Originally published June 21 2009
Throw a Salsa Party for Summer Fun and Good Health
by Barbara L. Minton
(NaturalNews) Give a salsa party and introduce your friends to the joys of healthy living, including great tasting, nutrient packed food, and the kind of exercise that puts a smile on the face. All you need is three or four varieties of homemade salsa, something to put it on, music, and a person who can teach your friends how to salsa dance. Your guests will thank you for serving one of the healthiest foods on the planet and teaching them an exercise that is actually an entertainment and celebration of life.
Salsa is the perfect blend of flavor and nutrition
Salsa has become the bestselling condiment in North America, largely due to its fabulous taste and the perception that salsa is low in cholesterol, fat and calories. Salsa can liven up almost anything. What people might not know is that salsa contains ingredients that keep aging, cancer and degenerative diseases away, and make people shine with the radiance that comes from good health. A look at some of the traditional ingredients provides an in depth look at the wonders of salsa:
Tomatoes are the foundation of most recipes. The fresh ones from your garden will be perfect for your party salsa. Tomatoes are a storehouse of lycopene, the carotenoid that keeps prostates, hearts and colons healthy. In addition to this center stage nutrient, tomatoes are loaded with disease preventing vitamins A and K, and collagen reinforcing vitamin C. Tomatoes are blood cleansers and purifiers that keep cholesterol in check and livers functioning at their best.
Onions are a primary source of quercetin, a famous flavonoid that protects against cataracts, cardiovascular disease, and cancer. Onions contain three times the quercetin of apples, and are high in vitamins C and E, potassium, fiber and folic acid. Onions fight cancer and heart disease, and keep blood vessels in good shape. They are also known for helping the body rid itself of heavy metals. Their antibacterial and antiviral properties turn onions into high level flu fighters.
Garlic is probably nature's most potent food, promoting heart and cardiovascular health, preventing and treating cancer, and creating a healthy lipid profile. Garlic prevents platelet aggregation, and reduces high blood pressure. It is a strong anti-inflammatory that can increase the overall level of antioxidants in the body. It is a powerful cancer blocker. Garlic has antibiotic and anti-fungal properties, and is a potent beauty aid. Its high sulfur content makes it able to tone up the skin, make hair more lustrous, and strengthen nails.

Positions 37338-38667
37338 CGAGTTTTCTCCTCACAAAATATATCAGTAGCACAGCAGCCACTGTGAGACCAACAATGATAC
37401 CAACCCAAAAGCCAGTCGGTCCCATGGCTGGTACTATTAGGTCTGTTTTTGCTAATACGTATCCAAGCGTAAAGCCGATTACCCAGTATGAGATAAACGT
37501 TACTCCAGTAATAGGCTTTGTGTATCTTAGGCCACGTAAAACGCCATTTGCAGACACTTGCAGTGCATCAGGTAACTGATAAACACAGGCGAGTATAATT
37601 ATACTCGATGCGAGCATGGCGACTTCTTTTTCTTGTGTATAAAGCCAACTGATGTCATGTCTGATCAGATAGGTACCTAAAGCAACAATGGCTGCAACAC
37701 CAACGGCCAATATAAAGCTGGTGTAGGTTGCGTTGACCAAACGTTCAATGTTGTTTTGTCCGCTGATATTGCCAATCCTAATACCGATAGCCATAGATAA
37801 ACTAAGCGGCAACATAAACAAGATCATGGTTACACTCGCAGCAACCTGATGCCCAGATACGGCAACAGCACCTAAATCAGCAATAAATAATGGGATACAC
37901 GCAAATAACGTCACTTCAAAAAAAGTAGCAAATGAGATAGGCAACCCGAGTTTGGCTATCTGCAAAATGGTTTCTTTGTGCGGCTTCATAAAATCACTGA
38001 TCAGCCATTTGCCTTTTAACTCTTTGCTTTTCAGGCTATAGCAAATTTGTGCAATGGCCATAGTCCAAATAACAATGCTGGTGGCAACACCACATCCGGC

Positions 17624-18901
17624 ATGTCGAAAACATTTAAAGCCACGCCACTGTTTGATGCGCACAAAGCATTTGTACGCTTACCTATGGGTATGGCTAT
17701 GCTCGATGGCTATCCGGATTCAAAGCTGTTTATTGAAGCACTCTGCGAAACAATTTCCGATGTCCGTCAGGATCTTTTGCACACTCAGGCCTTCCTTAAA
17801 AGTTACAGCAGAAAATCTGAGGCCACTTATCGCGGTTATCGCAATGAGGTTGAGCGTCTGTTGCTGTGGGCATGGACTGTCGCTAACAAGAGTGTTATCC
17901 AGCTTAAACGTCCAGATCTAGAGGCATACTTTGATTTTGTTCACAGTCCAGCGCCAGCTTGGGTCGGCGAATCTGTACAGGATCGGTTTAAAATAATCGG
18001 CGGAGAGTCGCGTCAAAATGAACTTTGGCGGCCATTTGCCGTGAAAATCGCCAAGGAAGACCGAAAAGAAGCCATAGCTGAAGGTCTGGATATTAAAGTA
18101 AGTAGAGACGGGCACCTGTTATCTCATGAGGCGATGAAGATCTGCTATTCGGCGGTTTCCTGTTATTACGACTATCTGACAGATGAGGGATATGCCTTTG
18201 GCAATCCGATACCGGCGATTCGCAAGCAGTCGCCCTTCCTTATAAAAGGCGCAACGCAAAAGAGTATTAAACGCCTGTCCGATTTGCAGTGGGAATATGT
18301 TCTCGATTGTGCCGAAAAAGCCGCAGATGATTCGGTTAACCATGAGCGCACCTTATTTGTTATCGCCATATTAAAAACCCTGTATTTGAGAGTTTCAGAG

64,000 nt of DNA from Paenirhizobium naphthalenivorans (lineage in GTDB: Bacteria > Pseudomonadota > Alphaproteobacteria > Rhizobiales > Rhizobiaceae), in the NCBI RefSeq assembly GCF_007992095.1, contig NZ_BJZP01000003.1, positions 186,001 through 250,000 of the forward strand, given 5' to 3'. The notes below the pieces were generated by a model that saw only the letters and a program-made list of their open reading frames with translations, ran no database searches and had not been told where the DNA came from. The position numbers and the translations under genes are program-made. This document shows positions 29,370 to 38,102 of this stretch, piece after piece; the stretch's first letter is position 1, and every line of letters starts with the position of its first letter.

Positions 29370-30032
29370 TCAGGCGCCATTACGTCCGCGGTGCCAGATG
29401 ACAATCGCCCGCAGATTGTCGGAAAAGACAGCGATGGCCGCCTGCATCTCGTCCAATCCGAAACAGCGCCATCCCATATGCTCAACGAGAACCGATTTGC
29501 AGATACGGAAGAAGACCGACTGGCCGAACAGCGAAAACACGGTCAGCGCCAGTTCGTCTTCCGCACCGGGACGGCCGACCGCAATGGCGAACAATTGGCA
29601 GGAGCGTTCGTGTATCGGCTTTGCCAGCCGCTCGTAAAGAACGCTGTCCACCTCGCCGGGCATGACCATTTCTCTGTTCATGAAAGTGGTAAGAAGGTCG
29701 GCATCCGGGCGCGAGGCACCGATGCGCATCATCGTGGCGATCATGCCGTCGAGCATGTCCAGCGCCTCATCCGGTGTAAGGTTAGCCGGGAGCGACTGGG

Hot peppers are chocked full of capsaicin, the compound that gives them their heat. Capsaicin makes cancer cells die, and high intake is associated with lower death rates from cancer. Hot peppers are a weight loss aid and digestive tract soother. They are known for relieving congestion and sinus conditions, and for protecting the cardiovascular system. Peppers are great sources of vitamins C and A, and folate. Jalapenos are the traditional salsa peppers, but anyone wanting a milder salsa can use El Paso or Anaheim peppers. For turning up the heat, there are Cayenne, Tabasco, and Red Chili peppers. For some real sizzle, try a small bit of Habanero.
Lime juice adds to the alkalinizing effect of salsa, and is frequently used in traditional salsas. For a slightly different taste, try lemon juice or apple cider vinegar. Both are antimicrobial and help digestion.
Cilantro provides a wealth of antioxidants and is a natural internal cleanser and deodorizer that can flush out mercury and other heavy metals so they can be removed from the body. Cilantro normalizes cholesterol and blood sugar levels, and supports digestive and urinary tract health. It is an anti-inflammatory and antimicrobial. Coriander is a spice that comes from cilantro seeds.
Sea salt contains all the trace minerals from the sea, some of which have not yet been identified. It works with potassium to stabilize heart rhythms. Sea salt is a source of energy, and it promotes cellular communication. When added to salsa, it frees the juices from the vegetables and allows for blending of flavors.